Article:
Photo by Michael Lane.
The American military, CIA and Department of Defense all have substantial influence on Hollywood, including mainstream films like “Transformers” and “The Terminator.”
It is by no means a secret that Hollywood loves telling stories about the American military — just look at all of the war films that have been both critically lauded and commercial successes in the past century. Films such as “Saving Private Ryan,” “The Hurt Locker,” “Zero Dark Thirty,” and most recently, “American Sniper,” have all garnered millions of dollars at the box office and have been nominated for Best Picture at the Oscars. Over a dozen other military-based films have taken home the prestigious award since the first Academy Awards ceremony back in 1929.
Sometimes war films are based on real-life stories, and other times they feature completely fabricated characters. What connects all of these films, outside of how they all tell stories about the American military, is that each production received assistance from various American government agencies and military divisions.
While actual military operations involving real soldiers are invading war-torn countries around the globe, genuine soldiers and high-ranking officers are infiltrating movie sets, helping aid filmmakers in creating realistic portrayals of the brave men and women who fight for our country.
This may or may not come as a surprise, as it is no secret that soldiers assist in the weapons training that actors complete in order to feel genuine in films, with some features in the past decade, including Clint Eastwood’s “The 15:17 To Paris,” having even circumvented this by employing real-life soldiers to play the characters.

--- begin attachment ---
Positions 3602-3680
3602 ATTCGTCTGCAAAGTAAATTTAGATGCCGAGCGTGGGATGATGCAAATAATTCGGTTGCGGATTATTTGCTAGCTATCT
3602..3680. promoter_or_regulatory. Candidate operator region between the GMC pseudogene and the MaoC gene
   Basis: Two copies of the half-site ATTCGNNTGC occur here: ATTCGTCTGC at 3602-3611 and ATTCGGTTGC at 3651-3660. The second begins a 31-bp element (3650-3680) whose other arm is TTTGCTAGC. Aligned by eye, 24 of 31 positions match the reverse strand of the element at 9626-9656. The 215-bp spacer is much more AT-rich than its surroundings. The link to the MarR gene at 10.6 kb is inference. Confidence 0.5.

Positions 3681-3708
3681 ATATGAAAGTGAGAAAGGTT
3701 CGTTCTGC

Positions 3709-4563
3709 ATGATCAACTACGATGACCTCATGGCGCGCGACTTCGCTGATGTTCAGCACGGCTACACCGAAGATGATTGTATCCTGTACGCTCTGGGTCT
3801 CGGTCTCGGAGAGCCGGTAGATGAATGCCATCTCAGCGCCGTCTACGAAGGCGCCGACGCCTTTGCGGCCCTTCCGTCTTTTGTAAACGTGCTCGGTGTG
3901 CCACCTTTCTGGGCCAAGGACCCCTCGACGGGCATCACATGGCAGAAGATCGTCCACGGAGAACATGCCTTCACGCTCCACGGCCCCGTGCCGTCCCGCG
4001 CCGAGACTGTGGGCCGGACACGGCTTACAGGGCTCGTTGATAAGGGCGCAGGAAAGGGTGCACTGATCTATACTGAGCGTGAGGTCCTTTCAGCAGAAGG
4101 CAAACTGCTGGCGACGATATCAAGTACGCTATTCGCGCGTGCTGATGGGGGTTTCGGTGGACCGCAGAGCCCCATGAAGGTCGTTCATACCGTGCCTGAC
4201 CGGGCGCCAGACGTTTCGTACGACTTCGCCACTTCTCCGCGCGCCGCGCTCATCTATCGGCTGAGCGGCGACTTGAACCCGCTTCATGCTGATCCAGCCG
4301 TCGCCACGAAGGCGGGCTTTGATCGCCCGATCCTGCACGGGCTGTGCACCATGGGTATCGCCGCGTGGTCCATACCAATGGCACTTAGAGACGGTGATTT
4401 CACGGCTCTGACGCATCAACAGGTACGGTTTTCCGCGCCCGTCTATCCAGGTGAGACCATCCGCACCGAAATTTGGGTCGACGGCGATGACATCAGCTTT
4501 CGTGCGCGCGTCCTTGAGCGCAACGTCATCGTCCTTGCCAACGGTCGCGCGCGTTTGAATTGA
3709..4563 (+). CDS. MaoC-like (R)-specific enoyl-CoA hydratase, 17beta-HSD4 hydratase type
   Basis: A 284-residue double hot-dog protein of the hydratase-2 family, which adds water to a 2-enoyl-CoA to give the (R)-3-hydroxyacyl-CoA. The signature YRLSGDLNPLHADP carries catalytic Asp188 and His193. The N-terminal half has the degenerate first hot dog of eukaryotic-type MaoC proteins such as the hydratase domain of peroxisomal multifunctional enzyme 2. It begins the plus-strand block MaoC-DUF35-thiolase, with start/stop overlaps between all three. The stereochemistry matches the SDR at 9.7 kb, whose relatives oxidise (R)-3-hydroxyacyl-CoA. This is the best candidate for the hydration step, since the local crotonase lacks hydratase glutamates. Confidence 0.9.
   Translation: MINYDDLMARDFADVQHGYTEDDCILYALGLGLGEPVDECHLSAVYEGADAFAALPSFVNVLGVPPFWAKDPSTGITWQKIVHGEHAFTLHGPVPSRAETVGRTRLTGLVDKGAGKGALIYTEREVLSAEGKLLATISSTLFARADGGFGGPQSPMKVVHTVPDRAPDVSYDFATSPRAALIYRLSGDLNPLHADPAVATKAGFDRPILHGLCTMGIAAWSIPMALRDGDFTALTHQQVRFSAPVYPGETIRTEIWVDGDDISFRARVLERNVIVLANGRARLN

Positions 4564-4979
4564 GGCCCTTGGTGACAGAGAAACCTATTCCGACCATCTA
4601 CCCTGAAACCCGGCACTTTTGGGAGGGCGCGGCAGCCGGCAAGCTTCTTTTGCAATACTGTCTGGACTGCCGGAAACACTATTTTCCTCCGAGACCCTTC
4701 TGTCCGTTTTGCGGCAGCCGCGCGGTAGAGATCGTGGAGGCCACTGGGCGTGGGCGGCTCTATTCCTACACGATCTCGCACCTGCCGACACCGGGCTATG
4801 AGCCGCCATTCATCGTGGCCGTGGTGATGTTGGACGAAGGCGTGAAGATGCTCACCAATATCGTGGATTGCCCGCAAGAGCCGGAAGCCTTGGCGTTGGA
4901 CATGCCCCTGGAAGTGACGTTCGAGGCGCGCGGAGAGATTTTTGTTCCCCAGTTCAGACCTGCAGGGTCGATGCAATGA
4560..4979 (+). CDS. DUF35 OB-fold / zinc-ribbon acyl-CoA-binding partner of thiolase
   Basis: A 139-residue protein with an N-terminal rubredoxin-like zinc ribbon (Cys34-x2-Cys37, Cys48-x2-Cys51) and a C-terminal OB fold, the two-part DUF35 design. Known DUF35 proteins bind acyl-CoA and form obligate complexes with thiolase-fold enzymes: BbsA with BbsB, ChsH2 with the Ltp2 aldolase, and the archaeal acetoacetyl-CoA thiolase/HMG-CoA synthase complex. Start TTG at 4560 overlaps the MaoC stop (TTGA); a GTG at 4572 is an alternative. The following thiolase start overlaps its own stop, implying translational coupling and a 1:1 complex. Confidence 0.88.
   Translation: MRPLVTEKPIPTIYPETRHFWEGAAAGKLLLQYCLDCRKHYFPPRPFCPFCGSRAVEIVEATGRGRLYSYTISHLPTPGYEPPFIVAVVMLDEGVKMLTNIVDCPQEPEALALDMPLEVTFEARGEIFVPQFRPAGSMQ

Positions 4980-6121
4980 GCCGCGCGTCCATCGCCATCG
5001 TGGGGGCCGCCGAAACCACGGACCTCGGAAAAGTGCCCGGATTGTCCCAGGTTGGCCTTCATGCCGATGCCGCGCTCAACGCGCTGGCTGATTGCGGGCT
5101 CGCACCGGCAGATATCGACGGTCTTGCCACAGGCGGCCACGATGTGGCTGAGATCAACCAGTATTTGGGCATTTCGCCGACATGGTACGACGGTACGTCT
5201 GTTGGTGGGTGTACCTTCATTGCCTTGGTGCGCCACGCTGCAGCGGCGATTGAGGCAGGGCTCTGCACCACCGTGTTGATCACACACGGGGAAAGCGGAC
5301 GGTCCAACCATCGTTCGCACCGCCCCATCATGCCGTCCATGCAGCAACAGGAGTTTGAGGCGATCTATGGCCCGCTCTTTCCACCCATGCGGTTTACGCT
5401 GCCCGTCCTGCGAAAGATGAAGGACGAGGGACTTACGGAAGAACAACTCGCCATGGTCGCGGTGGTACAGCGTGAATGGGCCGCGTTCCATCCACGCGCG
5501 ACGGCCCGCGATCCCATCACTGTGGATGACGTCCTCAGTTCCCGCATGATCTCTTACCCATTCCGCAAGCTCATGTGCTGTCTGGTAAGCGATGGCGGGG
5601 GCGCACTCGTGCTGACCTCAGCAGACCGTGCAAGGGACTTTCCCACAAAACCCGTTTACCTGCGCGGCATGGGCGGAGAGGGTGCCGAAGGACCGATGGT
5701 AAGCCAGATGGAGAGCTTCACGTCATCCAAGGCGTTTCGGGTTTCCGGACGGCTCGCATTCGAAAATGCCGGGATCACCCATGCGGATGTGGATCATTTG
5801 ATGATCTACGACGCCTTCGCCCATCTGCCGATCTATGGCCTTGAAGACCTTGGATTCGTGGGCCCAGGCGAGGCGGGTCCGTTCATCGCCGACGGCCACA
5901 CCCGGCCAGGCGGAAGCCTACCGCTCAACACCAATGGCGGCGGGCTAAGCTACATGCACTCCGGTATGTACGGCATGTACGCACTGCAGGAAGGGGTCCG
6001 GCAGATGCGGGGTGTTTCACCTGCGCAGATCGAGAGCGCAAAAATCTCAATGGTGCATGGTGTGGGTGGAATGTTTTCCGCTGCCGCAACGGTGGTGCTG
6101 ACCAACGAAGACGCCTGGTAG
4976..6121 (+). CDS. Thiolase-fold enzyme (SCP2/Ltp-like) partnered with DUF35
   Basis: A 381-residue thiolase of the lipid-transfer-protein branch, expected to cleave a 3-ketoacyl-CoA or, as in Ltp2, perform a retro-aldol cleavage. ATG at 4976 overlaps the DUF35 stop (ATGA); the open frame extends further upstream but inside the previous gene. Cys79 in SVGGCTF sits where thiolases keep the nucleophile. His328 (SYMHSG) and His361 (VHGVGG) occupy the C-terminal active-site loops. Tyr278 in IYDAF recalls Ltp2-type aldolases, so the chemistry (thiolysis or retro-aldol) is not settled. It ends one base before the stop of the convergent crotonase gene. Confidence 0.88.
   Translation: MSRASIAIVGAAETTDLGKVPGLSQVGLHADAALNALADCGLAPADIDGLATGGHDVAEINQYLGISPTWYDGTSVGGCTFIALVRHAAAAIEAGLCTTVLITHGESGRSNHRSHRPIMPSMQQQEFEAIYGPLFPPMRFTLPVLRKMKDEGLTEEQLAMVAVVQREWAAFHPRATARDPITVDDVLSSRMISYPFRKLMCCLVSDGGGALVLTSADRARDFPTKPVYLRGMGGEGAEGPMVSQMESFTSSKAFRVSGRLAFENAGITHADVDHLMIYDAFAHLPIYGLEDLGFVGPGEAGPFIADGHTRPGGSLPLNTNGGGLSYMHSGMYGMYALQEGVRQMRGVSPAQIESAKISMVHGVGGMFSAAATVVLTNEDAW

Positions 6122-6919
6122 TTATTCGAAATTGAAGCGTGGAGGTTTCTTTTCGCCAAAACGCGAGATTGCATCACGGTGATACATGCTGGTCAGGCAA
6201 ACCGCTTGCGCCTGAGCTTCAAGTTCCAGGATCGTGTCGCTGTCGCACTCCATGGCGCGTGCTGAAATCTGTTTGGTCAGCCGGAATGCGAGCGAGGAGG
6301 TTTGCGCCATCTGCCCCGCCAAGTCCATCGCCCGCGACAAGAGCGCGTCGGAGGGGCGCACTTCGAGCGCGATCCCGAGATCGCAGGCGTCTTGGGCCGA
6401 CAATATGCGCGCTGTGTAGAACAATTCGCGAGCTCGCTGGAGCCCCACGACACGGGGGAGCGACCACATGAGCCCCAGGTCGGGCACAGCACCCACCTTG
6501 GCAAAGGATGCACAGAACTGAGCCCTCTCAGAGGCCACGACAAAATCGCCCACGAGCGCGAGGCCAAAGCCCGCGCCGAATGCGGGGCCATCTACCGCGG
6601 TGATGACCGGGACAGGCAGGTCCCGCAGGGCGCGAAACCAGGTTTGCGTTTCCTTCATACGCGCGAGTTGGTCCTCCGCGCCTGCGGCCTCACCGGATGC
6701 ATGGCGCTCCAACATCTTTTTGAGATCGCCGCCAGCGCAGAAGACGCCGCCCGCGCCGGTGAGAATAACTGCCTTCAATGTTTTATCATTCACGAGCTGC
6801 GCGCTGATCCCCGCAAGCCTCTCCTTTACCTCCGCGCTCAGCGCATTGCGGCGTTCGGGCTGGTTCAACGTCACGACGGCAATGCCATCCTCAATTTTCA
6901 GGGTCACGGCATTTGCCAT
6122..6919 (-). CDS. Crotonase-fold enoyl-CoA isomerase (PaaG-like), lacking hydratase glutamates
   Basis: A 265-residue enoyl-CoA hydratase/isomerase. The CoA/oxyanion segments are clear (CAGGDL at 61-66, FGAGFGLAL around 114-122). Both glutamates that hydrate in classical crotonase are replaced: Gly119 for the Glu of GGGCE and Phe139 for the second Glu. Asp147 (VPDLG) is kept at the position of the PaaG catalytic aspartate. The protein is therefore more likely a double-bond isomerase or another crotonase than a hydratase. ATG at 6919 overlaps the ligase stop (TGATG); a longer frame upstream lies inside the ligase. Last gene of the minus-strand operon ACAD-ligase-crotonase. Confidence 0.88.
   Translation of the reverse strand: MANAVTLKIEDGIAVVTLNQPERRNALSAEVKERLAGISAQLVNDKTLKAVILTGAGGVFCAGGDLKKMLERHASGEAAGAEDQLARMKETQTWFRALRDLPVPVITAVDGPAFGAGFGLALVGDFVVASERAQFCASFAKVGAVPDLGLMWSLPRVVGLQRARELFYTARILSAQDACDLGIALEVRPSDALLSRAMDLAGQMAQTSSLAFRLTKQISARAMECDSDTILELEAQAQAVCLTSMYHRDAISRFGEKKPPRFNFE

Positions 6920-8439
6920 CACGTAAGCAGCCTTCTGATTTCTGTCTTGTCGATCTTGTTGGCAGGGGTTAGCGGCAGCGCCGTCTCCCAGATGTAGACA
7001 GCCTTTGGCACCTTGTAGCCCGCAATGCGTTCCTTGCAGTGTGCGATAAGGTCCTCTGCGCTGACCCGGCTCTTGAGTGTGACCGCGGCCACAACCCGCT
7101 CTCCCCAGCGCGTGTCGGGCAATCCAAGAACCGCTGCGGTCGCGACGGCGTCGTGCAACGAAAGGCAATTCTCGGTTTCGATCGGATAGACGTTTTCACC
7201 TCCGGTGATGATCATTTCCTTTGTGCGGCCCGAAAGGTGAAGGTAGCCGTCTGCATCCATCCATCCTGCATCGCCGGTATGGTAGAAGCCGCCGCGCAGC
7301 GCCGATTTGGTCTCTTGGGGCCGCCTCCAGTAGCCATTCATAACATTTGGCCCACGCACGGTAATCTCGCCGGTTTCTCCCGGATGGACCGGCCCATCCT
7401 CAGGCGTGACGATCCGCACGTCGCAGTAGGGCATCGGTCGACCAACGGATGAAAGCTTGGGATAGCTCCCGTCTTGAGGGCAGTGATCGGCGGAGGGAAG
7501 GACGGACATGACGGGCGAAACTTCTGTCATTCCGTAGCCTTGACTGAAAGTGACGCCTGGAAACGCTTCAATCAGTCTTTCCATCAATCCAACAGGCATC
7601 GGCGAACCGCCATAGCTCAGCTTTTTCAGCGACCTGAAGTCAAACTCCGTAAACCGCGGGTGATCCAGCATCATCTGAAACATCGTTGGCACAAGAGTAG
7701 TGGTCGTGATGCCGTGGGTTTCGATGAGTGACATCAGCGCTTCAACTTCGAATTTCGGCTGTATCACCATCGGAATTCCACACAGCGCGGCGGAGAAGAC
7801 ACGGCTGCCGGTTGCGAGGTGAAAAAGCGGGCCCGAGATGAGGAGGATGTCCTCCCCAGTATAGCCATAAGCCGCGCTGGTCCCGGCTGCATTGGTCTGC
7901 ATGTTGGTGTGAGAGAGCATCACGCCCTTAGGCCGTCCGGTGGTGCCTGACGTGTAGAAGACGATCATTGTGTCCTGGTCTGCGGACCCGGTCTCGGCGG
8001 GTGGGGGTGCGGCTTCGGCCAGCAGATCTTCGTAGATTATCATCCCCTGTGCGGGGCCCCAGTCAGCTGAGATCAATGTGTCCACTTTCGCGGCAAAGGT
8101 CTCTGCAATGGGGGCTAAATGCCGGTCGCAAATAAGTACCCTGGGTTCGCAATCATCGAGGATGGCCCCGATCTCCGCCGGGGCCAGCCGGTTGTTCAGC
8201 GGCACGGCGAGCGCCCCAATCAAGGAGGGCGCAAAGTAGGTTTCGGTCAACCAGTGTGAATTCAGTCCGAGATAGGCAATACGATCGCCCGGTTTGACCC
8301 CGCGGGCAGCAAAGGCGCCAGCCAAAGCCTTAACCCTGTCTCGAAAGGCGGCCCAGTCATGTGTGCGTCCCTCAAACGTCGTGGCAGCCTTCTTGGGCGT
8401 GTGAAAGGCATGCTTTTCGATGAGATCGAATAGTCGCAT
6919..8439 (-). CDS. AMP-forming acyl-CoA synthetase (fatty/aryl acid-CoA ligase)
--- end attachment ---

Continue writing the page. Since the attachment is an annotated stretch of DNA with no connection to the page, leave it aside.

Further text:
But what was unknown up until recently is that the military and government also supply a lot of the props that are used in these movies, including fighter jets, ground vehicles and aircraft carriers — sometimes at discounted rates. This leads to the government having some leverage over the film’s producers and the content within their films. Only recently has it been discovered that the Pentagon has secretly been responsible for altering hundreds of films in the past — some of which wouldn’t even be described as war films.
Studios that have films requiring military assistance first send their scripts to the Pentagon for clearance, and they either get the go-ahead or are given suggested edits. Other films are outright denied, like the decidedly anti-war classics “Platoon” and “The Deer Hunter.” The edits that are suggested can be anything from pieces of dialogue to complete shifts in tone in order to portray the military in a more positive light.
In examining 2012’s “Zero Dark Thirty,” which told the story of Osama Bin Laden’s assassination, perhaps the most egregious involvement between the government and Hollywood this decade can be found. Writer Tricia Jenkins leaked government memos in 2016 that highlighted the extent of the CIA’s involvement in the film, with alterations including the intensifying of real-world conflicts and the suppressing of governmental misconduct.
While Washington D.C. and Hollywood are nearly 3,000 miles from each other, the two appear more neighborly than previously expected.